She’s Warm, Easy to Talk to, and a Source of Terror for Private-School Parents

Jenny Anderson
Elisabeth Krents loves eating hot fudge sundaes, reading Wilkie Collins novels and trying, often unsuccessfully, to grow tomatoes. Yet in certain living rooms, in coffee shops and on Web sites, Ms. Krents, 61, incites the kind of fear and fascination usually reserved for a head of state or an over-covered celebrity.
“When sending thank you to Babby, address envelope to ‘Elisabeth Krents,’ correct? And leave off ‘PhD’?” one anxious parent asked on the online forum Urban Baby. “It’s like Santa Claus,” responded a more experienced anxious parent. “Just send it to the Babster, UES. She’ll get it.”
Ms. Krents, called Babby by intimates and hopeful applicants alike, is a singularly powerful New Yorker whose name inspires endless opinion — some informed, much unsubstantiated.
As admissions director since 1996 at the Dalton School on the Upper East Side, Ms. Krents decides each year which of the city’s supply of high-achieving 4-year-olds get the privilege of attending one of the nation’s best-regarded kindergartens, which costs $36,970 a year. Because many people believe admission to be a golden ticket leading to the Ivy League and a successful life beyond, and because of the increasingly bad math of private-school admissions in Manhattan, a kind of Babby Krents mythology has developed in certain precincts.
Admissions directors are a feared lot in a city where 10 children often apply for a single seat. Ms. Krents is, to some extent, the queen bee, if only because she has been doing it longer than most and is doing it at Dalton. The school is among the most selective in the city, in part because many parents believe it has perfected the balance between progressive education (learning matters) and results (graduates get into top colleges).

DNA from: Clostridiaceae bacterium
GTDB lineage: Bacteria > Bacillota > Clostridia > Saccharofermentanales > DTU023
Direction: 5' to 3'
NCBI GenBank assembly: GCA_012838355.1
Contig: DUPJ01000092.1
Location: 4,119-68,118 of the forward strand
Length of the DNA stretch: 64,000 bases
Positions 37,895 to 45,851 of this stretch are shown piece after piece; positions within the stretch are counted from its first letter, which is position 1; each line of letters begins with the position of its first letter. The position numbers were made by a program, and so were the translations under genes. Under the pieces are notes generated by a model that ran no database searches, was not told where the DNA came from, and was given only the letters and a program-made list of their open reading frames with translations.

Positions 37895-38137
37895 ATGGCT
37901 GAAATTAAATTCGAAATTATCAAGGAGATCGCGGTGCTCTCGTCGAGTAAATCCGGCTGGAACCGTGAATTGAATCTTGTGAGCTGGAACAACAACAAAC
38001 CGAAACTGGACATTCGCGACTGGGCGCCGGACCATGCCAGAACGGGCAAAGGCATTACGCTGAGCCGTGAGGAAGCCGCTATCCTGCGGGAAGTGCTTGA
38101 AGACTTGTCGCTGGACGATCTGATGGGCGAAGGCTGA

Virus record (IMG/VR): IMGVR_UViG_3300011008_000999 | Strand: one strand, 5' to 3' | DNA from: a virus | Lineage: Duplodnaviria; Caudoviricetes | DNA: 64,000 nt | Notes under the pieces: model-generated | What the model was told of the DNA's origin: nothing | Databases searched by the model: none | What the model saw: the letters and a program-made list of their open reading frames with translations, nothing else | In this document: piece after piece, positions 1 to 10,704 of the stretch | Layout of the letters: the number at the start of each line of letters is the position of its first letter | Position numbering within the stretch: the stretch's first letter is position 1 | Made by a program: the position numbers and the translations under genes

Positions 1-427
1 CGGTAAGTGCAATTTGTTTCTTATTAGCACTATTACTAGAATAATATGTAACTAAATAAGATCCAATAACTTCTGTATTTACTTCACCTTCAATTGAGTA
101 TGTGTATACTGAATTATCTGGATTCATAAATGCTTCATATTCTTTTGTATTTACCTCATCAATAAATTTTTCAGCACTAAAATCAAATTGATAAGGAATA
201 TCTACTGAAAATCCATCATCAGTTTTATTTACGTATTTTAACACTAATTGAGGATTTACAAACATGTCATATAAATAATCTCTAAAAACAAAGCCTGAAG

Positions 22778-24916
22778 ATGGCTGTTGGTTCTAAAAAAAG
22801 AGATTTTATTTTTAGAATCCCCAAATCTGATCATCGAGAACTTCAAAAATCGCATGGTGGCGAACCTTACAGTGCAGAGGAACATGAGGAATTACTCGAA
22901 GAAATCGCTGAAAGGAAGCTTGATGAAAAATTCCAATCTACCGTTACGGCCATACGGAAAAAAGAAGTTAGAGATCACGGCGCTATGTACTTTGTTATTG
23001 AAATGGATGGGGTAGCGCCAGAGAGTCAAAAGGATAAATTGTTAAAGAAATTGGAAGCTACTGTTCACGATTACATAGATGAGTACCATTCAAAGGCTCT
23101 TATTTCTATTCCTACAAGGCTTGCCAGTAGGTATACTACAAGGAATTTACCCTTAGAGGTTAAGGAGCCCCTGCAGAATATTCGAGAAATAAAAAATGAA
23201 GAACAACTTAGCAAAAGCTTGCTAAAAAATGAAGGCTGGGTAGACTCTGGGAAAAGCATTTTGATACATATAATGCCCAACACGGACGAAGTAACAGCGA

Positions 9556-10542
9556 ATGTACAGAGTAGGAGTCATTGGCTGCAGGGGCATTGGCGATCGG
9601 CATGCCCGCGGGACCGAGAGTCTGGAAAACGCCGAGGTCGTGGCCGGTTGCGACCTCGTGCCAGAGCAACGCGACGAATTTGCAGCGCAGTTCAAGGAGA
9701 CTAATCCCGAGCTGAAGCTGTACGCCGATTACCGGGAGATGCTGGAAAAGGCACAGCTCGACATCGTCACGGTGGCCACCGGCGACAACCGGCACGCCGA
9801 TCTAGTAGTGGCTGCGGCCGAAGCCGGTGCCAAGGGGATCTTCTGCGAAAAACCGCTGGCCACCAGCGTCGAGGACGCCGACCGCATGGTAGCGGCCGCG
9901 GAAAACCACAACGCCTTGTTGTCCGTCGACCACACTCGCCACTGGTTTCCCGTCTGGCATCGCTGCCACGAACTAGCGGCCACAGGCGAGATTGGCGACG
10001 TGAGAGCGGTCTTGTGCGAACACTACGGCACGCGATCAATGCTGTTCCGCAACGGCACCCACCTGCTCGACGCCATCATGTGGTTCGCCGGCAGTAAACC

Power brokers fear her, well-heeled mothers seek advice on how to dress for her, wads of money are spent on preparing small children to impress her — and people, it seems, are unwilling to share their names along with their thoughts about her.
“I lived in fear of her because of all the rumors,” said one Dalton mother, speaking, like more than a dozen others interviewed, on the condition of anonymity out of concern that it could affect her children, one of whom has yet to face the admissions gantlet.

Conventional wisdom has it that not scoring a face-to-face meeting with Ms. Krents is tantamount to rejection. (Not true, she said in a recent interview; it is merely a matter of scheduling.)
Some posit that calling her “Elisabeth” in the parent or child interview will alienate her. (Nonsense, she said, though only her mother, now deceased, called her that.) Summer birthdays need not apply. (“No!” she said excitedly. “The school is filled with summer birthdays!”) Being rich helps. (“We look at the full pie, and that’s not part of the decision.”)
Ms. Krents turns out to be warm and easy to talk to; “she was perfectly lovely” is how the aforementioned fearful mother put it. She loves meeting people and hearing their stories, and she does not seem burned out from the drone of similar questions, anxieties and attempted bribes. (Recalling a vat of fudge offered by one parent, she said, “I had to turn that away with tears in my eyes.”)
She is famous for remembering details about every child. Another mother recalled Ms. Krents’s suggesting that her 5-year-old meet another boy with common interests; years later, they are best friends. “It’s weird,” the mother said. “She could see it.”
For her part, Ms. Krents said of applicants, “I feel it’s my role to hold their hand.” Her goal in interviewing parents, as she asks them to describe their precious little ones, is to see them settle back in their seats and relax their hunched shoulders. “That’s what I’m about,” she said. “I want to know as much as I can about their child.”
Perhaps it is her affability that feeds the “Babby” divide. Those who meet her like her. But most of their children will inevitably be rejected, so the warmth is often clouded, if not replaced, by feelings of resentment — hence the not-nice things that proliferate on the Web and in certain kaffeeklatsches.